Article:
Absolutely. I think that flows so nicely into another foundational theme of this chapter and the entire book, and indeed our push to encourage folks to think about supervision as a relationship that is bi-directional. That is the idea that in your self-reflection and in your pausing and being present. There ought to be some degree of letting go. This relationship with your trainees, with your supervisees, with your students should not be predicated on domination, on dominating them, on being in or maximizing this position of power that you have. It should not be directive to the maximum. Clearly there's some amount of direction in terms of I'm inviting you to learn about this thing or take this chance with me, but that it really should be collaborative and bi-directional. It should be as Barnes Holmes says,"A shared journey." Right? "A shared journey of exploration." If you are filling up all of the space with your ‘supervisory-ness’, you are not making room to take the lead. I think also, Nasiah, I bet you that if you think back to your training in infancy work and working with families, letting the child and letting the parents take the lead, and then just like your second endeavor, Shaping Leaders. Shaping, creating successes by arranging the environment. That falls right into this. Sit down, shut up, move over, watch, listen, and then engage. I think it is a central theme.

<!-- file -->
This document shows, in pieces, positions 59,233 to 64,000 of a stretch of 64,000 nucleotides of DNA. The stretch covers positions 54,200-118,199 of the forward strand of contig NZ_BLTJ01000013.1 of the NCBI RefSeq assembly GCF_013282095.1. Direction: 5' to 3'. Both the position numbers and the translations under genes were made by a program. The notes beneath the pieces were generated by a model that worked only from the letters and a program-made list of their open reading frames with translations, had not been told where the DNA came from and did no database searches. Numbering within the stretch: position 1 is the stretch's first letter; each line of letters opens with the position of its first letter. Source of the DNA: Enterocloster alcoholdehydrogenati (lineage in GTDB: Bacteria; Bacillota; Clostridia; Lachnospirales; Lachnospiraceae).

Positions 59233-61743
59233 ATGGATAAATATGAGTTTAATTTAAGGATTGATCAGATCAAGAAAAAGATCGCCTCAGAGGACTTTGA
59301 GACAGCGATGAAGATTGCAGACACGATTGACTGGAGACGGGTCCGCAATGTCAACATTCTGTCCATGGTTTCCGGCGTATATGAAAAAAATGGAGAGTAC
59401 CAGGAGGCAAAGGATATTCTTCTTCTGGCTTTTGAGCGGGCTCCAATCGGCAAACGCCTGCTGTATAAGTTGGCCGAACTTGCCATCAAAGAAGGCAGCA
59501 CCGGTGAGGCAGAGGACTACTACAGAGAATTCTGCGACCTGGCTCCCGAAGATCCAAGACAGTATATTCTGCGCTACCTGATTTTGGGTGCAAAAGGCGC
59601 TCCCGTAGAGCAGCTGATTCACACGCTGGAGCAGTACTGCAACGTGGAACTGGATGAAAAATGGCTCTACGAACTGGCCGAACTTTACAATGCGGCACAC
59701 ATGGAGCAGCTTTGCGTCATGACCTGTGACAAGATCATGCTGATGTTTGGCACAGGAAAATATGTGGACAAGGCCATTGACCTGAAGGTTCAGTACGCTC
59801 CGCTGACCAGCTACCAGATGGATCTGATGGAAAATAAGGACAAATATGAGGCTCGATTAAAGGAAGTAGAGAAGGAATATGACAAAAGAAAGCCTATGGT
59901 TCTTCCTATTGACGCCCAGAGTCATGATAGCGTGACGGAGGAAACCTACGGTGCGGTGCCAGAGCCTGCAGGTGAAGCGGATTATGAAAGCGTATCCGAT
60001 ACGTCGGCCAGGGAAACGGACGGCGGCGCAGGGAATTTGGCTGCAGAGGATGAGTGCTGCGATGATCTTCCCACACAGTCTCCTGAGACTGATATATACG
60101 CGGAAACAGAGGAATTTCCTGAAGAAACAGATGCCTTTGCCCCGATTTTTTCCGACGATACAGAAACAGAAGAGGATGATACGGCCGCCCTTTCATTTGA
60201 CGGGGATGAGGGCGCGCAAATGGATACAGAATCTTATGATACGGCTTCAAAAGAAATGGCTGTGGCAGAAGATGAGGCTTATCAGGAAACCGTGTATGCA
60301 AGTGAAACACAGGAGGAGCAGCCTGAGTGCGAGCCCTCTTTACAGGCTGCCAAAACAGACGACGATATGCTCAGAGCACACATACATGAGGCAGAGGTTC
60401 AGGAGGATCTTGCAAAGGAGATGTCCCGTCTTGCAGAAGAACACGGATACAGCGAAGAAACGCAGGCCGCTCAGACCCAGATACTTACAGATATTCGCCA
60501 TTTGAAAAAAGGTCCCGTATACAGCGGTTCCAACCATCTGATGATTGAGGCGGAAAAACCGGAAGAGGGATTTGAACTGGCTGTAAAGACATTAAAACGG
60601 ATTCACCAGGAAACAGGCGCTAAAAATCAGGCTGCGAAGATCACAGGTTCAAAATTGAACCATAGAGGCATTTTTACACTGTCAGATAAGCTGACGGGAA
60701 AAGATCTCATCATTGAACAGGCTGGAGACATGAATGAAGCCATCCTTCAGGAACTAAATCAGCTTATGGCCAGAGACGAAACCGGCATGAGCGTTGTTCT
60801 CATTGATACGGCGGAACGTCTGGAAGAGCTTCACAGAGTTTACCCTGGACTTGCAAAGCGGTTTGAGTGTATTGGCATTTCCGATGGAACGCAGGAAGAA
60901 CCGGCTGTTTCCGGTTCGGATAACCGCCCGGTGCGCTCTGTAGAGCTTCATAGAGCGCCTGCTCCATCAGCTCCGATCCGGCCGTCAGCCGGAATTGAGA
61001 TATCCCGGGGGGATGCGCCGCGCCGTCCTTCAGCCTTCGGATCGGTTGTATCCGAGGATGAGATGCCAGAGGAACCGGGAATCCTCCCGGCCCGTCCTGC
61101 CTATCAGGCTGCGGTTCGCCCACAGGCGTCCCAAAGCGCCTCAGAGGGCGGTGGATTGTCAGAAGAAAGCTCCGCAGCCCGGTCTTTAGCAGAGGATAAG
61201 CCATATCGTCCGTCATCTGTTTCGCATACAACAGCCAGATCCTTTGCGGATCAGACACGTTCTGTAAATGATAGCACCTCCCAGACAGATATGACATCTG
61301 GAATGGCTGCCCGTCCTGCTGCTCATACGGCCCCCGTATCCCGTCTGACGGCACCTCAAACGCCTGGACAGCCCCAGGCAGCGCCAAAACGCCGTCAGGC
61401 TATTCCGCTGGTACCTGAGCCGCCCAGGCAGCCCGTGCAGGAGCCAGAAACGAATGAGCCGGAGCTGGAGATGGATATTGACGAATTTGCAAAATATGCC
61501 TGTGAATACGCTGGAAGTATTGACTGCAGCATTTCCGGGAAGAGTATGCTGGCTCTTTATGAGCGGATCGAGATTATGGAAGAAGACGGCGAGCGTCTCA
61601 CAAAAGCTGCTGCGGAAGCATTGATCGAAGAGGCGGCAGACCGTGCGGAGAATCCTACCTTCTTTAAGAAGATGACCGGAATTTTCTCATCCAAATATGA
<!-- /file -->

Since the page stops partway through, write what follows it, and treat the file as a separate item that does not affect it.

Dr. Nasiah Cirincione-Ulezi (26:43):
Absolutely. Let me just speak to that a minute, because this is a powerful learning opportunity possibly for those listening. That idea of stepping into space with children and with families and really taking a step back. One thing that I do know without a doubt, behavior analysts are some of the smartest people I've ever met. You have to be, to pass the exam, you have to be smart. This is the thing. The position calls for wisdom and in my wisdom, and that's beyond being smartest. This is not the same thing. Let me just drop a jam and break that down. There are some times I will work with the child or work with the family and I, in my wisdom, say to myself, "Nasiah you have an answer. Not the answer". Guess what? Right in this space and time, what will be more valuable is if space is created for the answer to come from the child or the parent. What does that loos like? It may take a little bit longer.